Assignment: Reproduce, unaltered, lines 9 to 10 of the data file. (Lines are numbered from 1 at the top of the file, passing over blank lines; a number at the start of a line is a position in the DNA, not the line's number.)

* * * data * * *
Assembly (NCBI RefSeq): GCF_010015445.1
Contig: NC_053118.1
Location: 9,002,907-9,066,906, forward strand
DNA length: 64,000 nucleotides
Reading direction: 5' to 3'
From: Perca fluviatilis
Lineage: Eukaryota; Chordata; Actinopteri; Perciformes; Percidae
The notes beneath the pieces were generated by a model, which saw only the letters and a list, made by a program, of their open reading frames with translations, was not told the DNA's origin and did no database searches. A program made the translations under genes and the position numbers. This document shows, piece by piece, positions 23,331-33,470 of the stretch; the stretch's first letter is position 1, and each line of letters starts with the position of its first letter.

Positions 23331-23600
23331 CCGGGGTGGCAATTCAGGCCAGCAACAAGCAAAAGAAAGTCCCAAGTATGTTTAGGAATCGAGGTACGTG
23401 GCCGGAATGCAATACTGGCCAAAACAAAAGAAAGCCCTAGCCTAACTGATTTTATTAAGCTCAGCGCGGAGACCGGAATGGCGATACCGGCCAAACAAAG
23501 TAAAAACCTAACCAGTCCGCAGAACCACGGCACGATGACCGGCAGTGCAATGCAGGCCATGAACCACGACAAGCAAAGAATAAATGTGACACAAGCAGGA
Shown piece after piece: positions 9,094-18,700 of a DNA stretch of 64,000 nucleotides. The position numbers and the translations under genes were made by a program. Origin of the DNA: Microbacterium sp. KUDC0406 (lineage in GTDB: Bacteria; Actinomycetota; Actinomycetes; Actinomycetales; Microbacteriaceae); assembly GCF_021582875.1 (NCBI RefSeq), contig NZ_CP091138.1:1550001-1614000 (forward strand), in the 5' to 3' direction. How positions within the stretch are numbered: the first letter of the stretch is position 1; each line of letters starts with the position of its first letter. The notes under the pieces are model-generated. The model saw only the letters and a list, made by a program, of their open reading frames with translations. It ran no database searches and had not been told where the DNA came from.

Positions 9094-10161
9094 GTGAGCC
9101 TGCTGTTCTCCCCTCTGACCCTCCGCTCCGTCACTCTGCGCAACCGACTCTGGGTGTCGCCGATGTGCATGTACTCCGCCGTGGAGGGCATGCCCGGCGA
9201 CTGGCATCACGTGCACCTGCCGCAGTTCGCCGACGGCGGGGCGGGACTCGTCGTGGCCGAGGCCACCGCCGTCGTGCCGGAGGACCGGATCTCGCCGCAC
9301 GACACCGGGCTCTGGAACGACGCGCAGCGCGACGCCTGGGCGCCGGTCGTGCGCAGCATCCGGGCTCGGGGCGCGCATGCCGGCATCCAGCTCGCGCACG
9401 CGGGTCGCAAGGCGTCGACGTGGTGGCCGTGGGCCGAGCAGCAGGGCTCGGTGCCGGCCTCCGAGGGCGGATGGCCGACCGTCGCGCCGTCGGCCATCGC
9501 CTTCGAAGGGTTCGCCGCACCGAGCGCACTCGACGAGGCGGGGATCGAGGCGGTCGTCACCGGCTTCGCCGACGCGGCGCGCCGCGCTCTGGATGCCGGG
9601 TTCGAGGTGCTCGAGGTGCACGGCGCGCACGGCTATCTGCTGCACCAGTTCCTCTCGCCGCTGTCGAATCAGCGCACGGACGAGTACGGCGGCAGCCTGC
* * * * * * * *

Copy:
Positions 23331-23600
23331 CCGGGGTGGCAATTCAGGCCAGCAACAAGCAAAAGAAAGTCCCAAGTATGTTTAGGAATCGAGGTACGTG